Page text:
He was 6-8 for the World Series Champion Senators, he pitched one perfect inning in game three of the World Series. In the off season, Washington Manager Bucky Harris told The Washington Post that Martina “will win at least 15 games this year and may reach the 20 mark.”

He was due to join the Senators in Tampa, Florida on February 19, 1925, but failed to show up. The Post said Martina wired President Clark Griffith and asked to report later because he was having a new home built. Griffith refused and he was “notified by telegraph” that he was suspended. The Washington Evening Star said he would be fined and forced “to labor at a smaller salary,” for the season.  The paper suggested that the pay cut would not impact him greatly because:

“The Mardi Gras festivities in New Orleans, with the resulting big crowds in attendance and the consequent increase in the oyster business conducted by Martina probably mean that the pitcher can suffer these financial setbacks and still be ahead of the game.”

He arrived in Tampa on March 1; The Star said Griffith withdrew the fine because Martina claimed he had received a letter from the Washington owner that he could report late:

“Griff admitted that in the stress of arranging for the annual pilgrimage South of his club he might have forgotten the original letter to Joe.”

On April 9, Martina, along with left-handers–Jim Brillheart and Jim McNamara—were released by Griffith. The Star said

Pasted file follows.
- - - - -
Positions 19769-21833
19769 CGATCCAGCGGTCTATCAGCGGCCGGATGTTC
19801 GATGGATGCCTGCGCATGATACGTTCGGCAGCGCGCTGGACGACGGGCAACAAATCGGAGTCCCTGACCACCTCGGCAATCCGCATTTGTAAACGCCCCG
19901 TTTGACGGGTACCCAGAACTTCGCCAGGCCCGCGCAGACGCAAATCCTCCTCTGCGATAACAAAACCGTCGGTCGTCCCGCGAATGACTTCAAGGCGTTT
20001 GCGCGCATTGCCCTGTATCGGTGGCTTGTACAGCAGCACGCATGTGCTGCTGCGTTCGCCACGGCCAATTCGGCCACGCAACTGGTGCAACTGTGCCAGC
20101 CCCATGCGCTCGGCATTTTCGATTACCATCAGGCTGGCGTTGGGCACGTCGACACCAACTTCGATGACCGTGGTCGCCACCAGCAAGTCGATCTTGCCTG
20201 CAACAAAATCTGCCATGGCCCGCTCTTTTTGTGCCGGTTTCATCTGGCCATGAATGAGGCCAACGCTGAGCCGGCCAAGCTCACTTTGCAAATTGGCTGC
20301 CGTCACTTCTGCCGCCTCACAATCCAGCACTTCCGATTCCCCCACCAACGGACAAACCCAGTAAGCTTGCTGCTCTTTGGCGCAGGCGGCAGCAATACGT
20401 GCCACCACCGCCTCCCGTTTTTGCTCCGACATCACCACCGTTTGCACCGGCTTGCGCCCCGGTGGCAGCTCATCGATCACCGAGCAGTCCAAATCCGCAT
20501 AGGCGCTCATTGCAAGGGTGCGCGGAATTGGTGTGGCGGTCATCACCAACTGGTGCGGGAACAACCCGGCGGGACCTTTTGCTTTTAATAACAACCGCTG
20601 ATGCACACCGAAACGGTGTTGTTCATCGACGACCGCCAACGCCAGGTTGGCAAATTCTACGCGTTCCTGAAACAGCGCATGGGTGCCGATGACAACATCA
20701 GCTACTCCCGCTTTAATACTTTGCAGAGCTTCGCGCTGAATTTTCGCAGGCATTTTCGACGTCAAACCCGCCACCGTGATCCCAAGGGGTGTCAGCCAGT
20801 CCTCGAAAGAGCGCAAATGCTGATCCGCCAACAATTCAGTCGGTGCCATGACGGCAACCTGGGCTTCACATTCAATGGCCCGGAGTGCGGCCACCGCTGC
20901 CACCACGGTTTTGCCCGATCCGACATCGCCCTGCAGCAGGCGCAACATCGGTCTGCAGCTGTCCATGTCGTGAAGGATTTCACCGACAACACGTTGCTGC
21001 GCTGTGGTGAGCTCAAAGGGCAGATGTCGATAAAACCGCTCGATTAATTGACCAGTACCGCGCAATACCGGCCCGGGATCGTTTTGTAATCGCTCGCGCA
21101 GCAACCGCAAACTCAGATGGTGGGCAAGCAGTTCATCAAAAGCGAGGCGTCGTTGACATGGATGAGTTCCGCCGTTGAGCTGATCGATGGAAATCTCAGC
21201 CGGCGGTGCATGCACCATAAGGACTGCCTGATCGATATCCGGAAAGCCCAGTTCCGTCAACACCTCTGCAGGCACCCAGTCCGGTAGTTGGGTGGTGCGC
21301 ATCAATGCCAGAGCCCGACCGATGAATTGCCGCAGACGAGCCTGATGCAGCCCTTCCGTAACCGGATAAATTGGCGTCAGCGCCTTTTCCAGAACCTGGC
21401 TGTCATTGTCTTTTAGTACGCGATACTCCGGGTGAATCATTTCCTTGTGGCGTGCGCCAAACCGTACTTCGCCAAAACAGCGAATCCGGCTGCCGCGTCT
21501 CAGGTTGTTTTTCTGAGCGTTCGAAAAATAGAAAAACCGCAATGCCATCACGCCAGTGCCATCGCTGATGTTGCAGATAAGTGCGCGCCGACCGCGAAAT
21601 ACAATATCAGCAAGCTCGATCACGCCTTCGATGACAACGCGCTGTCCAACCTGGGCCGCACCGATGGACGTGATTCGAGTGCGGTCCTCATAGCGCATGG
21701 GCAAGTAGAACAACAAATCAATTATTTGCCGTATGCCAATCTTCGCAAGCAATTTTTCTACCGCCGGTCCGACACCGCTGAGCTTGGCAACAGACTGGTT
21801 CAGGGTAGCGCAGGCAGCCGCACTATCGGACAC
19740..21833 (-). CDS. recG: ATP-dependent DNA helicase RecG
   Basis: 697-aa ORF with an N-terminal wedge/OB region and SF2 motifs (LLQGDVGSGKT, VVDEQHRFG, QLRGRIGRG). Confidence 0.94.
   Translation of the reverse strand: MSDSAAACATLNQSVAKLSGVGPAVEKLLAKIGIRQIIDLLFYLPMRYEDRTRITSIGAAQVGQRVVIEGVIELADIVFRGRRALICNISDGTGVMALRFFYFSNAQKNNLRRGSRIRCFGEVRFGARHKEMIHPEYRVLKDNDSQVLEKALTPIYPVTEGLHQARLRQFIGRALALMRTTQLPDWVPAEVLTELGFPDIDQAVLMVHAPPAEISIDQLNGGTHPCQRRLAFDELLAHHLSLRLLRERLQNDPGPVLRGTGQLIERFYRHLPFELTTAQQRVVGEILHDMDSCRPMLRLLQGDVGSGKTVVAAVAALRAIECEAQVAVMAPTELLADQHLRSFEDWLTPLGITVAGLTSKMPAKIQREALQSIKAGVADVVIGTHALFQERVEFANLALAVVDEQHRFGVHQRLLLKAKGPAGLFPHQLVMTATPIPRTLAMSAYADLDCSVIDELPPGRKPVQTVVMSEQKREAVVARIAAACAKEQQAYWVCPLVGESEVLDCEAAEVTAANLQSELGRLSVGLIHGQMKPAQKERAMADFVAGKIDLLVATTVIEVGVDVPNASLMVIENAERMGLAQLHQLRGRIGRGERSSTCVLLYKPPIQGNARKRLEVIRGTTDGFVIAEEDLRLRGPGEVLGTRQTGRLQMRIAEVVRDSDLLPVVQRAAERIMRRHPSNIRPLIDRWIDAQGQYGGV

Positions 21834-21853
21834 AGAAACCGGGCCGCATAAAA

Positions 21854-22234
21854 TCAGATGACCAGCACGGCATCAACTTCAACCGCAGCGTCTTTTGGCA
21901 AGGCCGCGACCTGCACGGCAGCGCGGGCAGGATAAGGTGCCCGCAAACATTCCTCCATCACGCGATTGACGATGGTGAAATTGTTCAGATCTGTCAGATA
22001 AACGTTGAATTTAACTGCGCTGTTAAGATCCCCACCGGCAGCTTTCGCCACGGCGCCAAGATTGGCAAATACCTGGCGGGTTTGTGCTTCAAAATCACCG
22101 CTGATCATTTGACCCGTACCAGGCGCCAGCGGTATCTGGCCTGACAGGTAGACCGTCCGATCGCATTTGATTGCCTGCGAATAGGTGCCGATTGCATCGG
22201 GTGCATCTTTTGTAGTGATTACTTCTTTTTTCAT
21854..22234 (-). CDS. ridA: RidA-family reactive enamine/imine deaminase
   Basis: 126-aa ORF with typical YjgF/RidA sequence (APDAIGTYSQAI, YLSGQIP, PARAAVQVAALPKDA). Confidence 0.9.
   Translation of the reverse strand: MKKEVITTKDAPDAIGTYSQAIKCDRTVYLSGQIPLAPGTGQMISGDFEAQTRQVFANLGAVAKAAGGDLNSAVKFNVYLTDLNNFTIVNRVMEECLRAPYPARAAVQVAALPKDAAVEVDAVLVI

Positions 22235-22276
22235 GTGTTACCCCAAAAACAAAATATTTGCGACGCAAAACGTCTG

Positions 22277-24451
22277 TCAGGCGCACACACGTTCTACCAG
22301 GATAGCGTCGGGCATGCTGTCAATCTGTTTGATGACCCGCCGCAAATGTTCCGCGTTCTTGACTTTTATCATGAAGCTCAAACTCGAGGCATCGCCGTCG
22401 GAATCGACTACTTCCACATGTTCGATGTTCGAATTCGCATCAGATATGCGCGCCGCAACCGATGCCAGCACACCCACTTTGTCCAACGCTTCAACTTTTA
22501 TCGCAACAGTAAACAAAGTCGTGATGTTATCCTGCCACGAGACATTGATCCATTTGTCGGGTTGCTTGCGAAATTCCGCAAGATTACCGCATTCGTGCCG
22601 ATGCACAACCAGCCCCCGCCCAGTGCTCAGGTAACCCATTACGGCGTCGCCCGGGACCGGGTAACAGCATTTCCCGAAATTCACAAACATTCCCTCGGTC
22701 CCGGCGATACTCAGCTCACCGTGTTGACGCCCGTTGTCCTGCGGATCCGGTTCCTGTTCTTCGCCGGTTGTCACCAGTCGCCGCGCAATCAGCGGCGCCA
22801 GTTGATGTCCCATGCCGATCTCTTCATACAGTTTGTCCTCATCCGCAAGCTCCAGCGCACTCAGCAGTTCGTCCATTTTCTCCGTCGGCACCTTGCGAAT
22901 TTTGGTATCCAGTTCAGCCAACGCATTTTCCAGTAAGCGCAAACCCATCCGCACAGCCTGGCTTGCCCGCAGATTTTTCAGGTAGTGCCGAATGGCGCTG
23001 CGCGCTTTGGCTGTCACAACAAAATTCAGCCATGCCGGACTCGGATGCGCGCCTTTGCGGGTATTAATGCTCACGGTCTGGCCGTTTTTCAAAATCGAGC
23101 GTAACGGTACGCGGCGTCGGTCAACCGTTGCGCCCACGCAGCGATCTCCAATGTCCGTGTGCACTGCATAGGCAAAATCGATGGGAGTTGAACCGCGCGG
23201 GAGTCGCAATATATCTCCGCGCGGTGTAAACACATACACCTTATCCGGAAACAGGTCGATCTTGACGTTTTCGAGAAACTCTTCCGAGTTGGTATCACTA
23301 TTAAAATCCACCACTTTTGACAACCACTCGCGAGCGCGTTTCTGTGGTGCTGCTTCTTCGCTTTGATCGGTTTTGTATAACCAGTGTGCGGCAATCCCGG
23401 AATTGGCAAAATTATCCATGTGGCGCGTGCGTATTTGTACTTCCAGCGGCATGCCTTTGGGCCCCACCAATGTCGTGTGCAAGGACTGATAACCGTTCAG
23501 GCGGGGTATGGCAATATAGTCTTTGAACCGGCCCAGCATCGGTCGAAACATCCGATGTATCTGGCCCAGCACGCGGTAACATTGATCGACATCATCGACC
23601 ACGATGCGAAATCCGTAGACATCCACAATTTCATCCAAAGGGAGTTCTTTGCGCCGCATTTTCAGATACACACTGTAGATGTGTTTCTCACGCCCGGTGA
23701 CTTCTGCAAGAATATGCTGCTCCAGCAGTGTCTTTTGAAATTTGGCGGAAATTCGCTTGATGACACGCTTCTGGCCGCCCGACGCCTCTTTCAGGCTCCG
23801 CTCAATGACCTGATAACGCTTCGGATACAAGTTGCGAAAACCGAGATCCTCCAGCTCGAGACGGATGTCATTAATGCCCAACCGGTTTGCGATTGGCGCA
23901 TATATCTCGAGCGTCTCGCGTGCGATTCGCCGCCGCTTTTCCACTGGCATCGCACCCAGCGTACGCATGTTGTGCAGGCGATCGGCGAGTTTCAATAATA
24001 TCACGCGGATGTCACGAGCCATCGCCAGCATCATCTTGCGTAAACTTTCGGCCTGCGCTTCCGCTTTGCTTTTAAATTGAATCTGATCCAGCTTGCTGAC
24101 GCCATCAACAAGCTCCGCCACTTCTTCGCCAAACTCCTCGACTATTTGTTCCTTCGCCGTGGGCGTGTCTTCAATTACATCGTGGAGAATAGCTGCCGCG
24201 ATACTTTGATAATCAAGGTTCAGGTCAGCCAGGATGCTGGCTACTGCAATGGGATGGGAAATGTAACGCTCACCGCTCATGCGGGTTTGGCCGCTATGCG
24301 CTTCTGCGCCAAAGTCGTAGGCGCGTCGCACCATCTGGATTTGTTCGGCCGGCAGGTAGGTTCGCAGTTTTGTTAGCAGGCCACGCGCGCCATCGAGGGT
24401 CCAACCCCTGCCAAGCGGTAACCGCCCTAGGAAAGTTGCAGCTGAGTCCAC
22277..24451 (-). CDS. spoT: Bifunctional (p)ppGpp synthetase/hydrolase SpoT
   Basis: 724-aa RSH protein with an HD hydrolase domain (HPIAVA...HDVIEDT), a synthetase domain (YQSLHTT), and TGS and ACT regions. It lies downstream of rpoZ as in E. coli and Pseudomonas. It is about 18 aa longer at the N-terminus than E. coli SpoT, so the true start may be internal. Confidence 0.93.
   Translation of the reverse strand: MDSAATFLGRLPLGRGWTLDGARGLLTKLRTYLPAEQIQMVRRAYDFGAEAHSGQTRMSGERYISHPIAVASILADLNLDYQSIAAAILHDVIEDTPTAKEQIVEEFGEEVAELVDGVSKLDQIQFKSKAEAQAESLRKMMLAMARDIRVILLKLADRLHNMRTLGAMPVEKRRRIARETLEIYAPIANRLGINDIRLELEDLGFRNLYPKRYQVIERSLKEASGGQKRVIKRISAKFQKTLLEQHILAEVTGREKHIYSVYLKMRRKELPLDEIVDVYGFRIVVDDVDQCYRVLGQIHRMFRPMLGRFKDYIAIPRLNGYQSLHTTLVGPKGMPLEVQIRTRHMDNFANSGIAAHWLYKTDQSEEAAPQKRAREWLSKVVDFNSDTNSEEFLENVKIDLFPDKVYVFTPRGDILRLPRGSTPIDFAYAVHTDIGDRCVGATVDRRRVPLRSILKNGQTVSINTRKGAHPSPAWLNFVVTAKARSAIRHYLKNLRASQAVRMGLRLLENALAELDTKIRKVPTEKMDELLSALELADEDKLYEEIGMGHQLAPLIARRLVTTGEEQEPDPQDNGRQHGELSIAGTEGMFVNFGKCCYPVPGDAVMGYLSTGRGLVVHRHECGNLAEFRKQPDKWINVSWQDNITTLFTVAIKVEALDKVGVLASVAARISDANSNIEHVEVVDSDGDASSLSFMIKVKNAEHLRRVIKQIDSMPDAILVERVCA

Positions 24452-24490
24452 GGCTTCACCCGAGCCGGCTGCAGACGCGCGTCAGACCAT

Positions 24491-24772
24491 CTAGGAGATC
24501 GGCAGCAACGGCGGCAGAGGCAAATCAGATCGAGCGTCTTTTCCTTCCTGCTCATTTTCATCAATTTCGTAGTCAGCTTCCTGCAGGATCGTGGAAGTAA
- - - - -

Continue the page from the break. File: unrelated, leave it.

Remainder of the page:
“(Martini’s) work this spring indicated he has passed the peak of his form which is not quite good enough for fast company.”

He returned to New Orleans for four more seasons—winning 77 games and leading the Pelicans to Southern Association championships in 1926 and 1927. The 39-year-old went back to the Texas League for one more season in 1929; after a disappointing 10-13 campaign for the Dallas Steers, Martina purchased—or bartered for—his release. The Times-Picayune said:

“Martina has been given his unconditional release at the price of two barrels of oysters. This was the price demanded by Fred McJunkin, president of the Dallas club.”

He played two more seasons in the Cotton States League and took a crack at managing with the Baton Rouge Standards in 1931—he was released mid-season at age 41.

With both the Pelicans and the Knoxville Smokies hopelessly out of the 1931 Southern Association pennant race, Knoxville signed Martina to pitch against New Orleans on the final day of the season. He started the first game of a double header, gave up six runs over eight innings and lost his final game as a professional.

Zipp Newman, sports editor of The Birmingham News and official scorer for the Birmingham Barons for 44 years said Martina’s strong arm was with him to the very end::

“After pitching a full game for Knoxville against New Orleans Sunday, Joe went to the outfield and made the longest throw-in. Joe threw the ball right up to the grandstand. There wasn’t a youngster on the field who could come close to him. Joe Martina arms are few and far between in baseball.”

Martina, who died of a heart attack in 1962, said in an interview with Newman in 1941:

“I am convinced I had more human endurance than any man who ever lived. In all my life I was never tired, even when it was 110 out there on the mound. The answer is simple: I was a good boy. I behaved myself and every at 8 o’clock I was in bed…When my arm was live the ball would sail slightly upward, and nobody could hit me. When it was dead, although the pitch was just as fast, the ball went straight, like on a string, and I was a goner.”